Clu-blog reader Peter directed my attention to a letter in this week’s edition of “Computing” (a popular British IT magazine) earlier today.
The letter from Jamie Forder is in response to an article written in a previous edition by Laurent Marteau (disclaimer: Laurent is the CEO of French firm Intego, which specialises in Mac security), where the rising number of instances of Mac malware are discussed.
Here’s what Jamie has written in response to Laurent’s article:
Jamie actually summarises the threat to Mac users pretty well, with his points 1 to 4, but his response that the original article is “frankly rubbish”, and that the points made are somehow not worth worrying about and “frankly stupid” is incorrect I feel.
For instance, when are Mac users* going to wake up to the news that just because something is a Trojan, doesn’t mean it’s not a threat? Furthermore, it’s tell to realise that the vast majority of the malware we see on Windows is in the form of a Trojan horse, not a worm or a virus, and I don’t see anyone claiming that the malware threat on Windows isn’t a concern.
Here’s the shocking headline, folks: If your users are fooled by social engineering (ie. “sexy peephole video of Angelina Jolie”, “Sex video of Leighton Meester”) into installing code onto their computers they will have no qualms about doing so.
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And yes, they will enter their username and password if it’s necessary to run the code which they believe will let them watch the sleazy footage.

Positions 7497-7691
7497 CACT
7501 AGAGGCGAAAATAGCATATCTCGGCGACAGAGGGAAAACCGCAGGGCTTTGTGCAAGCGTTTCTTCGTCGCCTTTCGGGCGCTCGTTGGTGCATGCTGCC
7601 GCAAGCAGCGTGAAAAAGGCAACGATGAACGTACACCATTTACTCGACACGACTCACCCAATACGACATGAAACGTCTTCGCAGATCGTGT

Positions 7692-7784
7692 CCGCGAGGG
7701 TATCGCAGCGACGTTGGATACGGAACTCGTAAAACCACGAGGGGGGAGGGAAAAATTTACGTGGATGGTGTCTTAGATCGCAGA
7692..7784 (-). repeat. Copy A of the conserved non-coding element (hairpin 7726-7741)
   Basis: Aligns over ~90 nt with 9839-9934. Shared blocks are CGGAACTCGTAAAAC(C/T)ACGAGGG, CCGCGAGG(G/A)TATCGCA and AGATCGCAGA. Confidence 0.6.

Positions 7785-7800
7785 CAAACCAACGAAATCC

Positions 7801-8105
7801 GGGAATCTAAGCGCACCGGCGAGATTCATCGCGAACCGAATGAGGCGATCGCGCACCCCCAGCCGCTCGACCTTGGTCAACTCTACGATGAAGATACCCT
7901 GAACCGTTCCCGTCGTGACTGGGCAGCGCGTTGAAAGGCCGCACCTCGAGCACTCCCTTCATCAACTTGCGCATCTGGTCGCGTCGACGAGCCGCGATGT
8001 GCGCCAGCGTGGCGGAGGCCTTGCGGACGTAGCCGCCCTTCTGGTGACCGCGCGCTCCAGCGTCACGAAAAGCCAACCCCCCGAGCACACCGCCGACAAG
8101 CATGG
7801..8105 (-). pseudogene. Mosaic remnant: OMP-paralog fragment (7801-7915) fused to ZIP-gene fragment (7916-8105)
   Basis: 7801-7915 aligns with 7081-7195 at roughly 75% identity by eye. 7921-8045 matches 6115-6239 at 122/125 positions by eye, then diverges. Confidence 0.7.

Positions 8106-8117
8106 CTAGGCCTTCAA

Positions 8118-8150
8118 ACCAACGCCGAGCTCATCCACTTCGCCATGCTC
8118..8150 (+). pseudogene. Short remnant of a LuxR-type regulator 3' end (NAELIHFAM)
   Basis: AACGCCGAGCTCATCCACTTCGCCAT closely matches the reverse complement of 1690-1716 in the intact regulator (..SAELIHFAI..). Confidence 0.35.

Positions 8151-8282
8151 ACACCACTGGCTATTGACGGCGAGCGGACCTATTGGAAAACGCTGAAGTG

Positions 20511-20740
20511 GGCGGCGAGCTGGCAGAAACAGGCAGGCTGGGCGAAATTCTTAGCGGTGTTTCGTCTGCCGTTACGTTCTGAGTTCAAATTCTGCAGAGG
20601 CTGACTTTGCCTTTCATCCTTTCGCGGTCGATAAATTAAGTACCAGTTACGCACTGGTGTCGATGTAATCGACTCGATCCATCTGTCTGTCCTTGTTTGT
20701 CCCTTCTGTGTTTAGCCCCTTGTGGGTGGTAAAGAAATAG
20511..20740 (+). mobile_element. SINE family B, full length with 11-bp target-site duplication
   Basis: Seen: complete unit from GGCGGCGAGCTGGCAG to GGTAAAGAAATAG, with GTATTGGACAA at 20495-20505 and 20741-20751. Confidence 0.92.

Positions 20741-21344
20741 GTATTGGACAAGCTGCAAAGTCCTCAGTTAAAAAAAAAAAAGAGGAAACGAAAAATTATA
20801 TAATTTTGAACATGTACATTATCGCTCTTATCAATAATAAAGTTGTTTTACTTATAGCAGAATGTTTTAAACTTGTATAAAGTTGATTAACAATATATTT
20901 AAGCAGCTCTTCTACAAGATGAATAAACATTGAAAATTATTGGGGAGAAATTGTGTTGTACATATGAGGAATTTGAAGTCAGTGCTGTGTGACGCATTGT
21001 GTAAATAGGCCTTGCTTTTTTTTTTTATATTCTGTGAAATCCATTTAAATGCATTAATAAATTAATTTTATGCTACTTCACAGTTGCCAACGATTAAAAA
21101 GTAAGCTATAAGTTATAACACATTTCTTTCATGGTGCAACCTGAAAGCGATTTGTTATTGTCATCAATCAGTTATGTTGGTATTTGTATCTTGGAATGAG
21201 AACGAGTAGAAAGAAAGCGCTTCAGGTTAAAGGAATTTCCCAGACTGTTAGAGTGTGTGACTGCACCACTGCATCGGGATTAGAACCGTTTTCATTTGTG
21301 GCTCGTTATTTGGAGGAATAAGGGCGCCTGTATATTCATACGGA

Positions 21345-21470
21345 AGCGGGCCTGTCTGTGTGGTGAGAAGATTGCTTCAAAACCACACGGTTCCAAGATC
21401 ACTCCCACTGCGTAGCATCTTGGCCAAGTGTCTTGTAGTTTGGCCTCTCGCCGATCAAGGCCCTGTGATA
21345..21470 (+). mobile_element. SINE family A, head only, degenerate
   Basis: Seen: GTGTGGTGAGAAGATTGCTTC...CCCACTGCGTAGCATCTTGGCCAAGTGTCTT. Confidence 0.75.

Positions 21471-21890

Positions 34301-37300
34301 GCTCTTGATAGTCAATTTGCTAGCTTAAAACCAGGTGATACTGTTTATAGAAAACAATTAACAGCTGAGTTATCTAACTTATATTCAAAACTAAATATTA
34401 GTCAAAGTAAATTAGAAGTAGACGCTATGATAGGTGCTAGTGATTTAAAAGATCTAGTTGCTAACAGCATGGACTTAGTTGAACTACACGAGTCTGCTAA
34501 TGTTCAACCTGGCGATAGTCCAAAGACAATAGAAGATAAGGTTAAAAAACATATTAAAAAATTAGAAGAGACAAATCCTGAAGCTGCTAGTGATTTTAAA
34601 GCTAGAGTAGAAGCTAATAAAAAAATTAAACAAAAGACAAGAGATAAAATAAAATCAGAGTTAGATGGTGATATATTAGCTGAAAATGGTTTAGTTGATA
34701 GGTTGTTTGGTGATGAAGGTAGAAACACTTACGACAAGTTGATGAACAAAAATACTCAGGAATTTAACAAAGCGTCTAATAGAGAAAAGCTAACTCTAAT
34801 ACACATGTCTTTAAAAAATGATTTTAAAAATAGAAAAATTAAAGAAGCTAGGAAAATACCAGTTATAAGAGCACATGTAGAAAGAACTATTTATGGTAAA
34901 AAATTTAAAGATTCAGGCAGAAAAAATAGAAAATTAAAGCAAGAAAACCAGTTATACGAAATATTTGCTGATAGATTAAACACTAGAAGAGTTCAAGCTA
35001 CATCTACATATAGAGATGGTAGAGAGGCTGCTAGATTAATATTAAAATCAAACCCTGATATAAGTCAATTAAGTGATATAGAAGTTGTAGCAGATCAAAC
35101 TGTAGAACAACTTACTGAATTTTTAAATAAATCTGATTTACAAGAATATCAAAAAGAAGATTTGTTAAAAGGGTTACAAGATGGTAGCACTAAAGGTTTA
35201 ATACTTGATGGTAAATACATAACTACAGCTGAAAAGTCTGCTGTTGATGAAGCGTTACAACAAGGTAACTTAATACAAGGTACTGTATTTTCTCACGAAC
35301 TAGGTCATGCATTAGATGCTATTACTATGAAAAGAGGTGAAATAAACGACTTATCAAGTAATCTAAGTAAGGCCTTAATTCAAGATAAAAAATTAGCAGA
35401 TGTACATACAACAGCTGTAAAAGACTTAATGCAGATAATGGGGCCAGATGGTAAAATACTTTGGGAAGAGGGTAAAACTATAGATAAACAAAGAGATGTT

It’s true to say that there is much more malware for Windows than Apple Macs, but that doesn’t mean that the threat is non-existent for Mac users.
Mac users pride themselves on having made smart, informed choices regarding which operating system they choose to run – now is the time for them to prove they can be equally canny about security by ensuring their computers are properly defended.
After all, even Apple now acknowledges there is an issue having built a (very limited) form of protection into the latest version of Mac OS X.
More and more, it’s not so much about vulnerabilities in your operating system which are exposing your networks to attacks. Instead, it’s the bug in your user’s brains that is being exploited through social engineering – people are tricked into making poor choices, which can lead to computers becoming infected.
And that’s a bug which is just as present in Mac users’ brains as it is in those belonging to Windows users. The only difference is that Windows users are more likely, at the moment, to be running anti-virus software.
* Footnote: I acknowledge that not all Mac users have this opinion, but certainly a vocal proportion of the community seems to have its head in the sand regarding security. Let’s all take computer security more seriously, eh?